Super Bowl circus takes center stage - CBS News 8 - San Diego, CA News Station - KFMB Channel 8

Super Bowl circus takes center stage

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Phillip Hajszan interviews Seattle Seahawks' Bruce Irvin during media day for the NFL Super Bowl XLVIII football game Tuesday, Jan. 28, 2014, in Newark, N.J. (AP Photo/Charlie Riedel) Phillip Hajszan interviews Seattle Seahawks' Bruce Irvin during media day for the NFL Super Bowl XLVIII football game Tuesday, Jan. 28, 2014, in Newark, N.J. (AP Photo/Charlie Riedel)
Seattle Seahawks' Golden Tate wears Google glasses during media day for the NFL Super Bowl XLVIII football game Tuesday, Jan. 28, 2014, in Newark, N.J. (AP Photo/Matt Slocum) Seattle Seahawks' Golden Tate wears Google glasses during media day for the NFL Super Bowl XLVIII football game Tuesday, Jan. 28, 2014, in Newark, N.J. (AP Photo/Matt Slocum)

NEWARK, N.J. (AP) — Internet star Lil Terrio danced with cheerleaders, an Austrian man dressed as Mozart, another guy wore a Waldo costume and Nickelodeon's Pick Boy was in the house.

Welcome to Media Day, the annual Super Bowl circus.

It seems fitting this event was held at a hockey rink, of all places, because there's nothing ordinary about it. More than 6,000 journalists, pseudo-journalists and other credentialed "media" from all over the world gathered at the home of the NHL's New Jersey Devils on Tuesday to meet the Denver Broncos and Seattle Seahawks.

Strange questions were the norm instead of football ones. A man asked Seahawks center Max Unger if he could touch his long, scruffy beard. He said yes. A woman asked Seahawks defensive lineman Brandon Mebane for a kiss. He said no.

Perhaps the only player who felt at home was Seattle tight end Luke Wilson. He grew up in Canada, played hockey through his sophomore year of high school and was genuinely psyched to be in an NHL arena.

"I thought it was kind of cool to be here," said Wilson, a fan of the Toronto Maple Leafs. "I was a left winger, grinding forward-type of guy. I have two brothers and we would play on the street in front of the house, go to spring camps, played all the time. I played a lot of hockey."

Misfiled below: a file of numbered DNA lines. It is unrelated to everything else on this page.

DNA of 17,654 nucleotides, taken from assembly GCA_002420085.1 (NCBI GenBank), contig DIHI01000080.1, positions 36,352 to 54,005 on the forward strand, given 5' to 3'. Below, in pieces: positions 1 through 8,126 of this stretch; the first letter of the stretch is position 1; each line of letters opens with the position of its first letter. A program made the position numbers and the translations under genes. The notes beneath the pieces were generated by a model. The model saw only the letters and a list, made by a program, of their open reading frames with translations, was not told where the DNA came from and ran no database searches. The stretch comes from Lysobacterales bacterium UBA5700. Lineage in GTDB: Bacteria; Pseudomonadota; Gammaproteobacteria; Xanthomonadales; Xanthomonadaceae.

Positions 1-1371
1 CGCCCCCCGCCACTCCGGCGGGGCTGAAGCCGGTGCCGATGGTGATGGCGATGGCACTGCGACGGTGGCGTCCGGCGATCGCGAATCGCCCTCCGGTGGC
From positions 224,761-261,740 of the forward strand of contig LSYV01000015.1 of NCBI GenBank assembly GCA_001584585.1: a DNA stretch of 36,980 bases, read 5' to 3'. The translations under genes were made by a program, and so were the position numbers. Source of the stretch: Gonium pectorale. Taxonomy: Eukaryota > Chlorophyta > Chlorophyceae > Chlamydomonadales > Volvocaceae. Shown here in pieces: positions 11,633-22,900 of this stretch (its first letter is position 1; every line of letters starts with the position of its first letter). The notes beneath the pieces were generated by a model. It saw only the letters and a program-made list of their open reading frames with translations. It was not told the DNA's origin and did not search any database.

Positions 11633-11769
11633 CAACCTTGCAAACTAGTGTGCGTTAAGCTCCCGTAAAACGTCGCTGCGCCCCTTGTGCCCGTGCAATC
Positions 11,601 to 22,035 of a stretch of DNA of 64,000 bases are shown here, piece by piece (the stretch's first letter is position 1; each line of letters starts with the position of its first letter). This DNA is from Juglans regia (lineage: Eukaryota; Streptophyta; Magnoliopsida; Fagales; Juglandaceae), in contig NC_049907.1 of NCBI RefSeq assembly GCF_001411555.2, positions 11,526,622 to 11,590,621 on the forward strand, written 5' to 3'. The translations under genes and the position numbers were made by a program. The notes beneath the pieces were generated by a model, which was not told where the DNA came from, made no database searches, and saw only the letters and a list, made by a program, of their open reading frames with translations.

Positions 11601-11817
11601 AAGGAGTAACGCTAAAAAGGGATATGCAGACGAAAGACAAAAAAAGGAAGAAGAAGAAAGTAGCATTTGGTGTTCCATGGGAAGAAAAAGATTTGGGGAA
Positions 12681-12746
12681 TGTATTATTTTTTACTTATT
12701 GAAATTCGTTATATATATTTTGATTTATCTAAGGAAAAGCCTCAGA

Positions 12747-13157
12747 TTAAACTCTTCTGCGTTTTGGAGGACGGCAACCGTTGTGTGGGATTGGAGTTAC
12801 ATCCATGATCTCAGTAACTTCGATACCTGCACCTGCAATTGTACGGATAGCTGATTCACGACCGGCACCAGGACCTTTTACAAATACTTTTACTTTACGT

Asked if any of his teammates could lace up the skates, Wilson was brutally honest: "No, definitely not. No way."

Unger, the 6-foot-5, 305-pound lineman, played roller hockey long before he packed on the pounds for a career in the NFL.

"This is an awesome venue, seems like a great place to play hockey," he said. "I watch a little bit of hockey. We have the Vancouver Canucks up the road."

Coincidentally, while football players spent their day at the rink, a couple of New York hockey teams prepared to play an outdoor game at Yankee Stadium. The Rangers and Islanders will continue the NHL's Stadium Series in the Bronx on Wednesday night.

Seahawks defensive end Benson Mayowa isn't a fan of the sport, but he appreciates the toughness of hockey players.

"Only thing I like to watch in hockey is fights," he said. "But they do get physical, they lose teeth, get stitched up and come back out there. It's the same as football."

But hockey has nothing like this on its calendar.

The Media Day extravaganza is one of the wildest scenes in sports. Even current football players were in on the "reporting" action. Eagles Pro Bowl wide receiver DeSean Jackson co-hosted a show for BET. Steelers defensive end Brett Keisel interviewed players for a shampoo promotion.

"This is pretty crazy, man. Pretty crazy," Broncos defensive end Malik Jackson said. "I saw Waldo. I saw the superhero. They told us there were going to be people dressed up, but you never really know what to expect until you see them."

Of course, a few celebrities also took part in the spectacle. Actor Nick Cannon wore a Peyton Manning jersey. Michelle Williams, former Destiny's Child singer, asked players to sing.

But the most popular person was Lil Terrio, who became famous for posting his "Ohhh, kill 'em" dance online. Players stopped to pose for pictures with him, interrupted their interviews to call him over and everyone who recognized him asked him to dance.

As for players, Manning and Seattle cornerback Richard Sherman were surrounded by the biggest throng of reporters. Manning deftly evaded questions about his "legacy" and Sherman was so eager to talk that he showed up early for his 60-minute session.

Several players captured the craziness on video. It's a once-in-a-lifetime experience for many players who may never get another chance to play in a Super Bowl.

"I wanted to share the experience with my family," said Seahawks receiver Golden Tate, who wore Google Glass and a Go Pro camera on his hat. "I wanted them to get some of the behind-the-scenes footage and see what it's like. It's my way of giving back and sharing with them."

Speaking of sharing, it was a no-brainer for the Devils to share their building with the NFL on the biggest day ahead of the Big Game.

"This is a 24-7 operation," said Scott O'Neil, chief executive officer of the Devils, Philadelphia 76ers and Prudential Center. "We have 200 events here a year and this is one of them. It's just with a huge media spotlight on it."

Copyright 2014 The Associated Press. All rights reserved. This material may not be published, broadcast, rewritten or redistributed.

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